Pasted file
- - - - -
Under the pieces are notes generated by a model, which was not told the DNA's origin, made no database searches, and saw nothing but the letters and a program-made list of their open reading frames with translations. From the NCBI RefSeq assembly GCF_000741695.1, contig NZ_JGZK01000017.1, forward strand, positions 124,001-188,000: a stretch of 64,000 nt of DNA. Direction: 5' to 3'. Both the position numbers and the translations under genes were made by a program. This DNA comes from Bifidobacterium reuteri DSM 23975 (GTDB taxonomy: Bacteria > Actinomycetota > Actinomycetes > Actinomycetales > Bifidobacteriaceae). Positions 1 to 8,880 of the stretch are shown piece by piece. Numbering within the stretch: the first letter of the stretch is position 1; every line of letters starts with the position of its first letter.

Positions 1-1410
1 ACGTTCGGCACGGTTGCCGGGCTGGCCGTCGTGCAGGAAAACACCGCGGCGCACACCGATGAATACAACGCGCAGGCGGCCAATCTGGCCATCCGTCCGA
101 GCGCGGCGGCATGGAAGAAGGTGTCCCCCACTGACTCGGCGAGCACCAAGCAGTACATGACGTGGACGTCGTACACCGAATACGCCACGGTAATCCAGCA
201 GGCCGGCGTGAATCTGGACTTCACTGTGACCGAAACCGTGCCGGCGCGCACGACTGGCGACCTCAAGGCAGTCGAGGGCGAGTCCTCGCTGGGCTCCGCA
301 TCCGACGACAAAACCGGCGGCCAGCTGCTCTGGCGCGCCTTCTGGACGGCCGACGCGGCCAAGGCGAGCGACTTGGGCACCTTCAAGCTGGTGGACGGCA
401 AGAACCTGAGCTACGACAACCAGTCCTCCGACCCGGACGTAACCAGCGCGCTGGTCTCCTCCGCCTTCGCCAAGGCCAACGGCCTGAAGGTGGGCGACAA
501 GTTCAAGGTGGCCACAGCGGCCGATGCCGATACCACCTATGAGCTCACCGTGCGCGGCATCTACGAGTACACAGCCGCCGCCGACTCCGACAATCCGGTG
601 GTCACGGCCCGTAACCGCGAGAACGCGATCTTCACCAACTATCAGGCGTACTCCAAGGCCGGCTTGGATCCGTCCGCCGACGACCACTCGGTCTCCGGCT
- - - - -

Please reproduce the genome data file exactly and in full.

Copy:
Under the pieces are notes generated by a model, which was not told the DNA's origin, made no database searches, and saw nothing but the letters and a program-made list of their open reading frames with translations. From the NCBI RefSeq assembly GCF_000741695.1, contig NZ_JGZK01000017.1, forward strand, positions 124,001-188,000: a stretch of 64,000 nt of DNA. Direction: 5' to 3'. Both the position numbers and the translations under genes were made by a program. This DNA comes from Bifidobacterium reuteri DSM 23975 (GTDB taxonomy: Bacteria > Actinomycetota > Actinomycetes > Actinomycetales > Bifidobacteriaceae). Positions 1 to 8,880 of the stretch are shown piece by piece. Numbering within the stretch: the first letter of the stretch is position 1; every line of letters starts with the position of its first letter.

Positions 1-1410
1 ACGTTCGGCACGGTTGCCGGGCTGGCCGTCGTGCAGGAAAACACCGCGGCGCACACCGATGAATACAACGCGCAGGCGGCCAATCTGGCCATCCGTCCGA
101 GCGCGGCGGCATGGAAGAAGGTGTCCCCCACTGACTCGGCGAGCACCAAGCAGTACATGACGTGGACGTCGTACACCGAATACGCCACGGTAATCCAGCA
201 GGCCGGCGTGAATCTGGACTTCACTGTGACCGAAACCGTGCCGGCGCGCACGACTGGCGACCTCAAGGCAGTCGAGGGCGAGTCCTCGCTGGGCTCCGCA
301 TCCGACGACAAAACCGGCGGCCAGCTGCTCTGGCGCGCCTTCTGGACGGCCGACGCGGCCAAGGCGAGCGACTTGGGCACCTTCAAGCTGGTGGACGGCA
401 AGAACCTGAGCTACGACAACCAGTCCTCCGACCCGGACGTAACCAGCGCGCTGGTCTCCTCCGCCTTCGCCAAGGCCAACGGCCTGAAGGTGGGCGACAA
501 GTTCAAGGTGGCCACAGCGGCCGATGCCGATACCACCTATGAGCTCACCGTGCGCGGCATCTACGAGTACACAGCCGCCGCCGACTCCGACAATCCGGTG
601 GTCACGGCCCGTAACCGCGAGAACGCGATCTTCACCAACTATCAGGCGTACTCCAAGGCCGGCTTGGATCCGTCCGCCGACGACCACTCGGTCTCCGGCT